Lauren Stokes, assistant professor of history at Northwestern University, will discuss migration and race in Germany on Tuesday as part of the Povolny Lecture Series in International Studies.
The address, “Harlem in Germany: Race, Migration, and the American Analogy in the Federal Republic of Germany,” is open in person to the Lawrence community at 4:30 p.m. Tuesday in Room 201 of Main Hall. The event also can be accessed via a Zoom webinar.
Named in honor of the late Mojmir Povolny, a long-time Lawrence government professor, the series promotes interest and discussion on issues of moral significance and ethical dimensions.
Stokes is a historian of modern Germany, with a particular focus on migration and race in German history. Their book, Fear of the Family: Guest Workers and Family Migration in the Federal Republic of Germany, was released in February. It provides a history of “family reunification,” the predominant pathway for legal migration to Germany since 1973, and offers interpretations of debates about race and migration in postwar Germany.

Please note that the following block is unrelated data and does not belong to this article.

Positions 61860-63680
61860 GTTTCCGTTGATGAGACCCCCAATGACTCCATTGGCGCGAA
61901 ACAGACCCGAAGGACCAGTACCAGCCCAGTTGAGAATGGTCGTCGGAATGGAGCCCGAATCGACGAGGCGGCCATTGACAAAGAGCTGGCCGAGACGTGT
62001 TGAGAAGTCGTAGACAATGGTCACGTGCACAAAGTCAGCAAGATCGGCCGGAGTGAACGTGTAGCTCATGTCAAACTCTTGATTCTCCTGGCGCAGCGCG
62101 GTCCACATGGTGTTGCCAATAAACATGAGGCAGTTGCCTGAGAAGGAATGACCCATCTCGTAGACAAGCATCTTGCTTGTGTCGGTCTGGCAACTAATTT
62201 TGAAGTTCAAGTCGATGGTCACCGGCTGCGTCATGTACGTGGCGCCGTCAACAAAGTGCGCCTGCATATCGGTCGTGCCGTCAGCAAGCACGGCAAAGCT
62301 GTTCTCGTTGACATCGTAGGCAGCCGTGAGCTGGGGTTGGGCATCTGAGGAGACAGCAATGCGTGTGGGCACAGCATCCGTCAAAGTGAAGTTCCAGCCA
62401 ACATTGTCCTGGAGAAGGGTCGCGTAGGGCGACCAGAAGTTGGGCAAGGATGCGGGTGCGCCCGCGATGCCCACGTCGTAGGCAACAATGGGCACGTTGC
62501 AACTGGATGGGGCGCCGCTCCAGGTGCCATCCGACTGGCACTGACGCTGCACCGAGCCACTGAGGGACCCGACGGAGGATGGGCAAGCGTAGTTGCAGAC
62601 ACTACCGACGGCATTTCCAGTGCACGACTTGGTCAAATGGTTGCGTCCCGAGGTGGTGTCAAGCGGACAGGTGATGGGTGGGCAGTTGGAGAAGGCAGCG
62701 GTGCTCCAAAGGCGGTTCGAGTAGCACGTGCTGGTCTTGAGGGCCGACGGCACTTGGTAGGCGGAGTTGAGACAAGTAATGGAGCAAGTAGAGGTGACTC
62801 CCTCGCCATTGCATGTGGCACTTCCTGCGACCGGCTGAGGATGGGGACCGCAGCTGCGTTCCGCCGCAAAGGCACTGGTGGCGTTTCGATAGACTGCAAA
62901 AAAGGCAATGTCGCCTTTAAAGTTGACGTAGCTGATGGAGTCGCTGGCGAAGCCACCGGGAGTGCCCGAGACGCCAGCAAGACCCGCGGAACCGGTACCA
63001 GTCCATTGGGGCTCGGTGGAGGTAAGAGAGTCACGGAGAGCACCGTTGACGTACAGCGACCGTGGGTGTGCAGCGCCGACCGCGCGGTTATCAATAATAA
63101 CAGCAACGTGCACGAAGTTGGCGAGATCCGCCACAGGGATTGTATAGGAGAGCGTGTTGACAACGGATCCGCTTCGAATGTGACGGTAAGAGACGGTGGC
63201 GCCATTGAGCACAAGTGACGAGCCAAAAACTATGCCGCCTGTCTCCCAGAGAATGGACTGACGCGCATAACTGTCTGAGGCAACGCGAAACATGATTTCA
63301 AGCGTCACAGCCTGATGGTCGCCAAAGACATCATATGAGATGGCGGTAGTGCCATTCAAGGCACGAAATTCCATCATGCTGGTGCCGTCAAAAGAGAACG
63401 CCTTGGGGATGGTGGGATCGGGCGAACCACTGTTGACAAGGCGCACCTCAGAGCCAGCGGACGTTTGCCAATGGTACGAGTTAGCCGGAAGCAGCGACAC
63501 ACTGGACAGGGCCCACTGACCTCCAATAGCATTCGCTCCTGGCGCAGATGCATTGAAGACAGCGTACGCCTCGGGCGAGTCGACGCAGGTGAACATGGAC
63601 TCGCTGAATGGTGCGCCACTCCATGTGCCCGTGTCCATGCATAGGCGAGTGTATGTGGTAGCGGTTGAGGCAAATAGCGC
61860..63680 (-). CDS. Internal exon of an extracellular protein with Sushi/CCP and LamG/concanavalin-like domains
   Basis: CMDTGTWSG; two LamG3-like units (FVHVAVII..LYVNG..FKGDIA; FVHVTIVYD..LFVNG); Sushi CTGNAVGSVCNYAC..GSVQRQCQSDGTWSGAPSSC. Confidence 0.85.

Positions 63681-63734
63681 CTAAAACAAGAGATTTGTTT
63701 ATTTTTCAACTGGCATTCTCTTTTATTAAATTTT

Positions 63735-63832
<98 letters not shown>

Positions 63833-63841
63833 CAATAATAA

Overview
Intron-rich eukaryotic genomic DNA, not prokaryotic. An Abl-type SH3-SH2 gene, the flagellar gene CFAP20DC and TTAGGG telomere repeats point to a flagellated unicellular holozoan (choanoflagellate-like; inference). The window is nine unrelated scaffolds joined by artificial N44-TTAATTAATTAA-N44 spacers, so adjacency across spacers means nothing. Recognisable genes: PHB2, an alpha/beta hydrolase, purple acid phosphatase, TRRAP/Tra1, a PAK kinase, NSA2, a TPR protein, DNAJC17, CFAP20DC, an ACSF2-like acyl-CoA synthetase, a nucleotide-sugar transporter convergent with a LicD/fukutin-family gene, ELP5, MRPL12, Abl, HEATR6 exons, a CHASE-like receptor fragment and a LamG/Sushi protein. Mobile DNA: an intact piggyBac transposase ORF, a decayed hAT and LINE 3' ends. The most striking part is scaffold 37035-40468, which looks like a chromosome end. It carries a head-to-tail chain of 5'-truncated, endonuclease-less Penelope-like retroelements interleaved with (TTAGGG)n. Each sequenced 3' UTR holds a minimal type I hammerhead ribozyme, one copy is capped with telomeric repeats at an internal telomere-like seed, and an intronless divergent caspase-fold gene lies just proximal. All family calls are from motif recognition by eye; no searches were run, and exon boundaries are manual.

Stokes teaches courses on modern German history, migration history, gender history, and the history of sexuality, as well as maintaining an active interest in the history of capitalism, public history, and memory studies.
With Europe experiencing a profound refugee crisis in the wake of Russia’s invasion of Ukraine, the discussion is particularly timely, said Greg Milano, visiting assistant professor of history.
“The lecture by Dr. Stokes will discuss a deeper history of European migration policy with a focus on how West Germany’s approach to migrants and refugees was shaped by U.S. social science research on race,” he said. “That includes policy makers invoking ‘Harlem’ as a racialized space used to formulate urban housing policy for Turkish migrants in Germany during the 1970s, and the impact of U.S. social science on German policies relating to child migration in the 1980s.”